Brian Wilson @ Royal Concert Hall, Nottingham - 1st June 2016
I saw Brian Wilson performing in the “legends” slot at Glastonbury in 2005. It had been a wet year, but the sun came out and the site dried up in time for everyone to put their sunglasses on and listen to a dose of pure Californian sunshine. Wilson sometimes didn’t look much like he knew what was going on, waving his hands about behind the piano rather than actually playing, but his band were great and, when you’ve got a back catalogue that good, frankly what does it matter. He even played “Little Saint Nick”.
I turned down the chance to see him performing Pet Sounds in Nottingham a decade ago because it just seemed so expensive, but after ten more years of growing appreciation of the size of the man’s talent, I wasn’t about to miss out again this time around. Not least because this is apparently the last time he will be performing “Pet Sounds” in full, and because it might well be the 73 year old’s last tour full stop.
It’s only a few months since I saw “Love & Mercy
”, the film of Wilson’s life starring Paul Dano as a young Brian and John Cusack as the older version. Perhaps unexpectedly, it’s brilliant: not only are we reminded of the genius of Wilson’s songwriting, but we also see the toll that trying to catch the lightning of his inspiration on tape ultimately took on his life. Dano is outstanding, but Cusack – who doesn’t much look like Brian Wilson at all – really captures the shuffling man that we see onstage tonight.
It’s hard to know how much Wilson really takes in. Does he know what city he’s in? Is he really all that aware of what’s going on around him? A couple of times in the set, he basically just stands up and shuffles off-stage as songs are still finishing. His mental health problems are well-documented, and he cuts a frail, sometimes distracted figure on the stage. At 73-years old, he also needs quite a lot of help from his band to pull off those beautiful songs: there are sometimes 11 musicians onstage here, with instruments ranging from the theramin, flute, vibes, saxophone, bongos all the way back to three guitars, two drummers and a bassist. They sound great… when they launch into the introduction to “California Girls” early in the set, it’s almost impossible not to be transported back to a more innocent time. Original Beach Boy, Al Jardine is there, but perhaps the most important member of the backing band is Al’s son Matt, who handles all of the higher vocals with confidence and with a beautifully strong and clear falsetto. “Don’t Worry Baby” in particular is a delight, but he seamlessly picks up those notes that Wilson himself used to sing but can no longer reach. Wilson’s voice is still good: it wobbles around a bit, but then he’ll suddenly take you by surprise with the power and clarity of his vocal.
But it’s those songs…. Ah. I can’t hear early Beach Boys music without almost being moved to tears by the beauty and the innocence. Better than almost any other songwriter, Wilson has an uncanny knack of transporting me back to a more innocent time. His songs are guileless and naive in the most charming way. In many ways, the progression from those early surf hits to those more fragile and delicate songs on “Pet Sounds” mirrors both Wilson’s development as a songwriter and his own apparent inability to deal with the complexities of the modern world. If there’s a more beautiful song than “God Only Knows”, then I’m not sure I’ve heard it, and it predictably brings the tears to my eyes when the band play it. That on its own might be enough, but Brian Wilson has written literally dozens of songs (nearly) as good as that: Good Vibrations, for starters….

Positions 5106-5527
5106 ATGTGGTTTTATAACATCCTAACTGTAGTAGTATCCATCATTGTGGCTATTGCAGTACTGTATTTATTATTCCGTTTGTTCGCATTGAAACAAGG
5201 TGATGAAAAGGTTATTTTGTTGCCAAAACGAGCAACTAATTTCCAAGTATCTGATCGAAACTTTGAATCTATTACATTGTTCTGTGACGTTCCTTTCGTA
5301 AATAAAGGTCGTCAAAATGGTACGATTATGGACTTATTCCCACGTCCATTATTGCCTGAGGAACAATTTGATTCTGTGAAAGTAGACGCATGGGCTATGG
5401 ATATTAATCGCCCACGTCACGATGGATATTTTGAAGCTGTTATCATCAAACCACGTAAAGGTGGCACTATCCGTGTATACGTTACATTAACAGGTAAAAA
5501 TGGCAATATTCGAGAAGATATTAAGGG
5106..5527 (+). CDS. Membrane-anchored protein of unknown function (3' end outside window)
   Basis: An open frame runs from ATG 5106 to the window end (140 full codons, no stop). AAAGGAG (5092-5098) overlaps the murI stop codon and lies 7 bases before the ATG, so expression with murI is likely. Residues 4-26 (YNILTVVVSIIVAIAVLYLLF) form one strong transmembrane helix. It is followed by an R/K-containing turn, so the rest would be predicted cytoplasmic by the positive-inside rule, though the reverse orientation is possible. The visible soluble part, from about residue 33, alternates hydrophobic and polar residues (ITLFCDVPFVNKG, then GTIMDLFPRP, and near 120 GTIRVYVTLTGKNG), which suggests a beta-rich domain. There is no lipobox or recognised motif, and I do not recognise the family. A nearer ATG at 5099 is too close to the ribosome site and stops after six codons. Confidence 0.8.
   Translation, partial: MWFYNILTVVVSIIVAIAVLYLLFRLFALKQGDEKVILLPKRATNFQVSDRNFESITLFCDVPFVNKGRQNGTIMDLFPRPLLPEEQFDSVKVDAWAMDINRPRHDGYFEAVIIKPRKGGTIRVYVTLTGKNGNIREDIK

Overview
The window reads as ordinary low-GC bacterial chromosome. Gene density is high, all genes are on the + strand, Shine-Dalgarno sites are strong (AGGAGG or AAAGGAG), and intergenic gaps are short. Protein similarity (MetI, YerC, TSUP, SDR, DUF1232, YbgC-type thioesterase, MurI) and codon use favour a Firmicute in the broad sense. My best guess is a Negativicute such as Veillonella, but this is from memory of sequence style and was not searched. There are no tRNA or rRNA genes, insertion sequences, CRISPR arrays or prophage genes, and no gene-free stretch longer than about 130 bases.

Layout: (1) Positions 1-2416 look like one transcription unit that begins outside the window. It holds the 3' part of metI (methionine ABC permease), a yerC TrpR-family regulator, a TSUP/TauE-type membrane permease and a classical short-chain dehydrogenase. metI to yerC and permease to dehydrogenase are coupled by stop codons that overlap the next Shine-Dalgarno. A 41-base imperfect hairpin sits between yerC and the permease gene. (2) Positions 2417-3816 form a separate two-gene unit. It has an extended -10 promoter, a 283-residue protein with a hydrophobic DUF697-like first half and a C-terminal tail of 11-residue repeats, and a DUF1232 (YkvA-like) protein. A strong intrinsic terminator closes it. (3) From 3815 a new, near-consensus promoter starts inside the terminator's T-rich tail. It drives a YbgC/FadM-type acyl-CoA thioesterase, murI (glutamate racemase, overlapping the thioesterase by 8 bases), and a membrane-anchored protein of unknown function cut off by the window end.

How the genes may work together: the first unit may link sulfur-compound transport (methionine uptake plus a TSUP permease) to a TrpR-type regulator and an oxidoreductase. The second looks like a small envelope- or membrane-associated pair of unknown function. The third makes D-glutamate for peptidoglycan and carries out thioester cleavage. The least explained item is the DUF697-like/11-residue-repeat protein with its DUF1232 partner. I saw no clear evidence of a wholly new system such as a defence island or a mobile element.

The set itself is some two-and-a-half hours long, and could probably do with a bit of trimming. Apart from anything else, I’m mildly confused by the presence of former-Beach Boy and touring member of the Rolling stones, Blondie Chaplain, who appears midset for three songs, disappears and then comes back to shake a tambourine during the encore. To be fair, he’s a compelling stage presence, I just didn’t know why he was there.
All in all? A wonderful evening with some of the most beautiful songs ever written, well-performed and with some added poignancy from the fragile state of Brian Wilson and the fact that I will probably never get to see him perform these songs again.
was something like:
Heroes and Villains
Dance, Dance, Dance
I Get Around
Little Deuce Coupe
Girl Don't Tell Me
In My Room
Don't Worry Baby
Wake the World
Add Some Music to Your Day
Then I Kissed Her
One Kind of Love
Wild Honey (Blondie Chaplin on lead vocals)
Funky Pretty (Blondie Chaplin on lead vocals)
Sail On, Sailor (Blondie Chaplin on lead vocals)
Wouldn't It Be Nice
You Still Believe in Me
That's Not Me
Don't Talk (Put Your Head on My Shoulder)
I'm Waiting for the Day
Let's Go Away for Awhile
Sloop John B
God Only Knows
I Know There's an Answer
I Just Wasn't Made for These Times
All Summer Long
Help Me, Rhonda
Fun, Fun, Fun
Love and Mercy
I know, right?
The way he finished with "Love and Mercy" was just so touching. He's a gentle soul and he really wasn't made for these times.
I was also, for a change, one of the youngest people in the audience. Now that doesn’t happen very often any more, I can tell you. I was a lot more limber than most of them too... On the way out, we saw the band's tour buses pulling up to take them on the next leg of the tour - they're playing in Barcelona next. We were delighted to see that the lead bus had a fresh bunch of flowers, a kettle and a toaster.
Well, he's earned them, hasn't he?
: A night to cherish. 9 / 10
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